Webinar wrap-up: Julian on JavaScript–using jQuery with DevExpress ASP.NET controls

29 June 2011

When I originally proposed this webinar I thought the topic was doable in a single session. It turns out I was way too optimistic, not only did I have to draft Mehul in to help (he knows way more about our ASP.NET controls than I do), but we also decided that the subject deserved a couple more to give it justice. So this particular presentation turned into a “basics” webinar; we’ll cover other ideas later on.

Construction Signsphoto © 2008 jphilipg | more info (via: Wylio)You can watch the webinar here. The slidedeck is here.

UPDATE: Mikhail in the ASP.NET team was kind enough to point out a couple of issues and some extra information. Look out for the UPDATE markers in the text below.


Speaking broadly, jQuery has two main uses: finding elements, and doing something to those elements (for example, changing values, properties, and attributes, and animating them). DevExpress ASP.NET controls have some of the same features, and our recommendation is that it’s best to use the built-in support whenever possible. Don’t fight it just to trumpet that you’re using jQuery, use what we already provide whenever possible.

If you find that jQuery with the DevExpress controls is hard, jQuery UI adds a whole new complexity layer on top. To be blunt: if you don’t pay attention, you’ll find yourself battling between what jQuery UI wants and what the ASP.NET controls want. An example of this is B144365. (UPDATE: we’ve updated this report to make it more readable and understandable. Ditto B142903, referenced within that report.)

Basic issues

1. DevExpress ASP.NET controls don’t use jQuery (whereas our ASP.NET MVC extensions do). That means that you will have to remember to add a script element to load jQuery. Best place for it is in the website’s master page, to ensure jQuery’s loaded for all pages.

<script type="text/javascript" src=http://ajax.microsoft.com/ajax/jQuery/jquery-1.6.1.min.js></script>

Here, I’m using Microsoft’s CDN (Content Delivery Network) to load it, but of course you can use a local copy or Google’s API for loading JavaScript libraries.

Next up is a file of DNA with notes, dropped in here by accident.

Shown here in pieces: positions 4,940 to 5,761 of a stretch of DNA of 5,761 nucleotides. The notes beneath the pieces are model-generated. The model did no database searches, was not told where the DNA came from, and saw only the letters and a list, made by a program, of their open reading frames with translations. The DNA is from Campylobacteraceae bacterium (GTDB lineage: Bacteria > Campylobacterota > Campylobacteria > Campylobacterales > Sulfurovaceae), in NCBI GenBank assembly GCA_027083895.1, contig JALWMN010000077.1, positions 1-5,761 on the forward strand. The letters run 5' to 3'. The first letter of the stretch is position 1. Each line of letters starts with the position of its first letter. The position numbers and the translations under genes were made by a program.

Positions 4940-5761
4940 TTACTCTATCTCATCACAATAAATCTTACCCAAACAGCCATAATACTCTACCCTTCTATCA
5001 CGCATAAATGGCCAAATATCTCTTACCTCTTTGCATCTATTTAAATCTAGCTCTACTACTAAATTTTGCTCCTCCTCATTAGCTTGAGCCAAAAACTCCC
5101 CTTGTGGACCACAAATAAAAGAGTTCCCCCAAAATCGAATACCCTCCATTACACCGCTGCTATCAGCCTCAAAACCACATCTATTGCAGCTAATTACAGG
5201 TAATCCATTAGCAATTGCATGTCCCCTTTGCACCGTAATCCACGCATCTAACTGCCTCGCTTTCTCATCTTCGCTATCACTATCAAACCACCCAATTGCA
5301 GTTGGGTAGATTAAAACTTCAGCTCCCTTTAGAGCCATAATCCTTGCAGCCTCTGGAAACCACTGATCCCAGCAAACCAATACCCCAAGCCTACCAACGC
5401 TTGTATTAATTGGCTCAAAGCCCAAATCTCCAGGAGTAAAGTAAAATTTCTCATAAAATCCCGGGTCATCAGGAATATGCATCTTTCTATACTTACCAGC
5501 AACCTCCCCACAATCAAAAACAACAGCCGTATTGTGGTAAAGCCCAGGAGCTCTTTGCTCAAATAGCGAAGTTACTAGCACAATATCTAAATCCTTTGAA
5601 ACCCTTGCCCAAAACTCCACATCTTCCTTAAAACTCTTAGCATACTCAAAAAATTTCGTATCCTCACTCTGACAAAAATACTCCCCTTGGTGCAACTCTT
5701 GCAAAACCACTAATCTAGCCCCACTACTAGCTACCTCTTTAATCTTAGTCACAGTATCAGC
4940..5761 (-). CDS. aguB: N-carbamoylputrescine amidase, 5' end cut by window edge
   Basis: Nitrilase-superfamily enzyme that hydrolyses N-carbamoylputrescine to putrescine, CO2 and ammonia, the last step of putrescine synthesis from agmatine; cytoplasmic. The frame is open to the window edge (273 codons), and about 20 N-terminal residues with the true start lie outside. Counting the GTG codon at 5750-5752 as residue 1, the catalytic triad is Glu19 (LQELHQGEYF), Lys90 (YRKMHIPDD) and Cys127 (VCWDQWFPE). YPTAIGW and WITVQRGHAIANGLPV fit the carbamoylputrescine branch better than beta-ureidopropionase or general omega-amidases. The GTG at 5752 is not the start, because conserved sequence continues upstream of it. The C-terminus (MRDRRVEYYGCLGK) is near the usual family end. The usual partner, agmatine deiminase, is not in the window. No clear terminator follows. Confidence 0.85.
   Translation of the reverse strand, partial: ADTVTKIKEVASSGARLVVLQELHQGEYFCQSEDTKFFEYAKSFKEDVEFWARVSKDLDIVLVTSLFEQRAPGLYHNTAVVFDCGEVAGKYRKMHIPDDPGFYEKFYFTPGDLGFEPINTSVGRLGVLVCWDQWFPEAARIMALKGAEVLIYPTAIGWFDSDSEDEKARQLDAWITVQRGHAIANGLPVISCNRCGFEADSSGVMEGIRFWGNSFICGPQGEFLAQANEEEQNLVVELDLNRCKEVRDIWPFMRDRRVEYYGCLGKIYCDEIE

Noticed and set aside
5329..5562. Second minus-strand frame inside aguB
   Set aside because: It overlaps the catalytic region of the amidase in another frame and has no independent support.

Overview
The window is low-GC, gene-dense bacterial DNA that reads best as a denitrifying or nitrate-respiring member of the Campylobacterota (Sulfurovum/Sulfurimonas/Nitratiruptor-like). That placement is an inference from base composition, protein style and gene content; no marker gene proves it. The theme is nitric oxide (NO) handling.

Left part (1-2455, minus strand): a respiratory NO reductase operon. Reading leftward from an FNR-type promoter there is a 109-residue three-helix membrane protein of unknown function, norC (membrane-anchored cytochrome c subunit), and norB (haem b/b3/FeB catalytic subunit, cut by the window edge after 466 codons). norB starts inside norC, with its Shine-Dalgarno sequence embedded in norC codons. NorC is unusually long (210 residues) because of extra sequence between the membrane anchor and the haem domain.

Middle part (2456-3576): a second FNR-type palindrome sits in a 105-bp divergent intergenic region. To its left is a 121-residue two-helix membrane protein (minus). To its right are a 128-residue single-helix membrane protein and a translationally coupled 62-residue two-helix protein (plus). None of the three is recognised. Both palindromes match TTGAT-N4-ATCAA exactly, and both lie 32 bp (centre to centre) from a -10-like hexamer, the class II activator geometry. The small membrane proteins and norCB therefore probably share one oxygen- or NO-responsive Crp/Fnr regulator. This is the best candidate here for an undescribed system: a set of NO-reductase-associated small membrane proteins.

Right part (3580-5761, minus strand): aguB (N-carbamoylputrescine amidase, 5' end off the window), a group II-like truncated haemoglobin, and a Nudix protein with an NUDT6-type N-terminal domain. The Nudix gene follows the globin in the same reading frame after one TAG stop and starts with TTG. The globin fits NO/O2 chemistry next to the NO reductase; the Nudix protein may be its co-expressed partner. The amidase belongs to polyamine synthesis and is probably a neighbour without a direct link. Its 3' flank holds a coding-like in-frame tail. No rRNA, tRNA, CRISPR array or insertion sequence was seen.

2. How do you find the right DOM element? ASP.NET controls have a complex algorithm to name HTML elements. Our controls sometimes (or maybe, often) create a set of HTML elements in a container hierarchy for a single ASP.NET controls. My advice here is to not try and guess the id of an element (or the classes to which it belongs), but to look at the source code for the page. Find the HTML rendering for the control and use that to understand the relationship between the container(s) and the input control(s) and other elements. Mehul also pointed out you can use the developer tools for your favorite browser to determine the same information.

I’ll note that sometimes it’s possible to use the client-side ClientInstanceName() function at run-time to determine the id of the element. (UPDATE: ClientInstanceName is a property not a function.) We’ll see an example of this later.

3. When should you set up bindings? Normally in website programming with jQuery you use the document ready function to set up bindings to event handlers and the like, since you know all the elements have been created. So you write a function to be executed with jQuery(document).ready(myFunction) function or the simpler $(myFunction). Easy enough, but it must be emphasized that DevExpress controls have some special initialization that may not be complete at document ready time or that executes after your document ready function (remember the ASP.NET controls don’t use jQuery, so their special “document ready” code may execute before or after jQuery’s).

(Aside: in essence there are several parts to a DevExpress control at run-time. There’s the HTML DOM element (or elements). There’s also the client-side JavaScript object that takes care of communication between client-side and server-side. And there’s the server-side object defining the control’s behavior. It is the JavaScript object that may not be fully initialized at document ready time.)

In certain cases, it may make sense to catch the Init event of the controls’ ClientSideEvents object to set up your bindings to jQuery.

4. Unobtrusive vs. obtrusive JavaScript. The modern style of using JavaScript on a web page is to use it unobtrusively. All event handlers and special JS functionality are attached at run-time by JavaScript code. This is the ideal, but of course ASP.NET apps don’t follow this at all: they all embed code in the middle of the HTML, mixing content with behavior. If you like, this is old-style JavaScript. Be aware that our controls will use obtrusive JavaScript and plan/test accordingly when you add other handlers via jQuery.

5. Losing jQuery bindings after callbacks. Be aware that DevExpress controls will rebuild parts of the DOM after a callback (for example, paging down in the grid). Your carefully crafted bindings will be lost since the DOM elements they were attached to have gone away, even though the control “looks” the same after the callback. We recommend you peruse this sample: E3324.